All ballet majors at IU also take on an outside field, which is above a minor but below a major. Grunewald studied arts management at IU's School of Public and Environmental Affairs. This made for long days, with a full schedule of dance bookended by academic classes, but she is thankful to have the arts management experience in her back pocket. "I want to have as much of a professional career as I can, but as a dancer, I know my body is my instrument, and there is always a risk of injury," she says. "If anything should happen, I can stay in the field of ballet and the arts, but shift focus to management."

Colleen Reed, The University of Oklahoma

Photo by Rachel Neville, Courtesy Reed.

When Colleen Reed began her BFA at The University of Oklahoma, she thought it would be wise to get a second degree. She initially thought sports medicine would be a nice complement to dance, but scheduling proved difficult. Then she discovered OU's Gaylord College of Journalism and Mass Communication. "I really clicked with the public relations courses, and decided to take it on as a second major," she says.

Reed gave equal energy and attention to her dance training. "The teachers shaped me into a different dancer," she says. "They are, in my opinion, the best faculty you can receive training from before you enter the next step in your life." In addition to working with visiting guest artists, she developed a love for contemporary ballet after performing a featured role in Michael Bearden's Simpatico.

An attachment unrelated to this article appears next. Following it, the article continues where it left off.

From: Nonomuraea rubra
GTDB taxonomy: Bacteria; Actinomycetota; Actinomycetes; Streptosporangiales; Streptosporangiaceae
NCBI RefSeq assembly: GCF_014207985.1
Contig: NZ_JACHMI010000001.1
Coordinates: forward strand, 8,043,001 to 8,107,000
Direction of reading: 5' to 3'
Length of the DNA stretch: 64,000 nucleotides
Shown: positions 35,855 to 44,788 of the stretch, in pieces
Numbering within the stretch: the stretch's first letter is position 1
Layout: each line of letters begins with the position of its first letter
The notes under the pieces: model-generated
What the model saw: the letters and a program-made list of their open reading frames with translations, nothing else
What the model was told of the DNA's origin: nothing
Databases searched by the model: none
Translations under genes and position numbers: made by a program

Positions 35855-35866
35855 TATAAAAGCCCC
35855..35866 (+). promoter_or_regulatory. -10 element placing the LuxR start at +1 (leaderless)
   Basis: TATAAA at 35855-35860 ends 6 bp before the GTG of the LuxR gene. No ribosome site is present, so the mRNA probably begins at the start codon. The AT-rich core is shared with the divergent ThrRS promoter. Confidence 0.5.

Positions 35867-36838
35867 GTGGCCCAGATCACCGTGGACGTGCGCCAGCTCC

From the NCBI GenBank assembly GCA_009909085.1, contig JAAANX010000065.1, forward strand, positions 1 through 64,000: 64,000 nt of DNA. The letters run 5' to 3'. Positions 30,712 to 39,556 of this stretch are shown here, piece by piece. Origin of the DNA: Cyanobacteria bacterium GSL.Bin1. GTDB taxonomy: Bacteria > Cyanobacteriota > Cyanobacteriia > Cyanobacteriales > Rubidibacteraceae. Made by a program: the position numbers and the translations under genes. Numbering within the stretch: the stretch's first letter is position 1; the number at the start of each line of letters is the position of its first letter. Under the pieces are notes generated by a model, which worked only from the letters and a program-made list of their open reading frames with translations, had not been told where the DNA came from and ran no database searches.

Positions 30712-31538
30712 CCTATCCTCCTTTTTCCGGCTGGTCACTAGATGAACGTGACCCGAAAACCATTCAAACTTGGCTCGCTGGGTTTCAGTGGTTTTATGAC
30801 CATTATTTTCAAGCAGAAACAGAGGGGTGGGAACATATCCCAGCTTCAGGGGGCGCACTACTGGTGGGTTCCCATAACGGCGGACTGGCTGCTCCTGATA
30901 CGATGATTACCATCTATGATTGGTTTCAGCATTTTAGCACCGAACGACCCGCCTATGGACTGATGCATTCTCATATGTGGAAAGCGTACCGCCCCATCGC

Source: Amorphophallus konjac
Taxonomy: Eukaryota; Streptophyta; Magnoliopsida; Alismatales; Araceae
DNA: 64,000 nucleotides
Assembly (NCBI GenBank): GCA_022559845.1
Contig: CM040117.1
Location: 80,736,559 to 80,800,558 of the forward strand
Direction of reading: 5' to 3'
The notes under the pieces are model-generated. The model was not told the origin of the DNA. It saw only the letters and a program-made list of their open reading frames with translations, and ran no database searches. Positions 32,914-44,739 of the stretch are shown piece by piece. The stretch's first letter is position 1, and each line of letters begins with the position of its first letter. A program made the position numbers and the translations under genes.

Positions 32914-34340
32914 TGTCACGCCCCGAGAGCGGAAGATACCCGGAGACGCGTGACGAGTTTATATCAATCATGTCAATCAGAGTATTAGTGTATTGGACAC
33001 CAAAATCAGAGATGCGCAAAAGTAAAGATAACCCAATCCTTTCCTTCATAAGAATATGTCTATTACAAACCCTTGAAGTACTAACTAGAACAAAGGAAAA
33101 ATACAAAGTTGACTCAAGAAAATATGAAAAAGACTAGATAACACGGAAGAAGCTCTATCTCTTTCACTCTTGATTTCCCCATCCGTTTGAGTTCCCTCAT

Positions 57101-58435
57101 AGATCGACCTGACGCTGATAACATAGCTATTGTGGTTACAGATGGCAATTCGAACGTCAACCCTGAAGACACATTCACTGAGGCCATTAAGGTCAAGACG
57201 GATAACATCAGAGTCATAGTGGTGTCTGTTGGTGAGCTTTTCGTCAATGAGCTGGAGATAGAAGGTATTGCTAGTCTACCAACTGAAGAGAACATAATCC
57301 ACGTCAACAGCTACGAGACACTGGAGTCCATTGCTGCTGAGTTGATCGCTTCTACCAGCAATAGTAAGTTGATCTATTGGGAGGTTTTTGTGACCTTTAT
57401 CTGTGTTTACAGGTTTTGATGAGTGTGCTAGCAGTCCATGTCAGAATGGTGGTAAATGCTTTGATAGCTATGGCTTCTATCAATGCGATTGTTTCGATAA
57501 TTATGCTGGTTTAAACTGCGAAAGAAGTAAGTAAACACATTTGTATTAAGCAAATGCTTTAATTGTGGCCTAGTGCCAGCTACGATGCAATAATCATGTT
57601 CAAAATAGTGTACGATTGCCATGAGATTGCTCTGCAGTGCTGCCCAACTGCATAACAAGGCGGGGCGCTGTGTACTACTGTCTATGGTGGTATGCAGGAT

Meanwhile, Reed's senior dance capstone project integrated her PR studies and helped her discover her niche within the field. "I wrote about how important public relations is for boosting ballet's popularity in the media," she says. "I'm really inspired by Misty Copeland's Under Armour campaign, and I feel like if ballet companies connected more with the media world, they'd be able to boost their audiences."

While completing her project, Reed pursued opportunities in both fields, auditioning for companies and attending journalism/communications career fairs. During one of those fairs, Reed got some interesting advice. "I have two separate resumés, one for PR and one for dance," she says. "One representative told me I should include my dance experience on my PR resumé, because it would set me apart and show the level of discipline I'd bring to the job."

At graduation, Reed's hope was to dance professionally while also doing PR for the company. Luckily, having two passions helped deflect some of the job-searching pressure: "If I end up going the PR route, I can still be involved in the dance world, and hopefully pick up some freelance projects on the side." As of now, however, it looks like her career may go the other way around: In July, she announced on her Instagram page that she will be joining Ballet Frontier in Fort Worth, TX, and that she plans to pursue public relations work once she gets settled.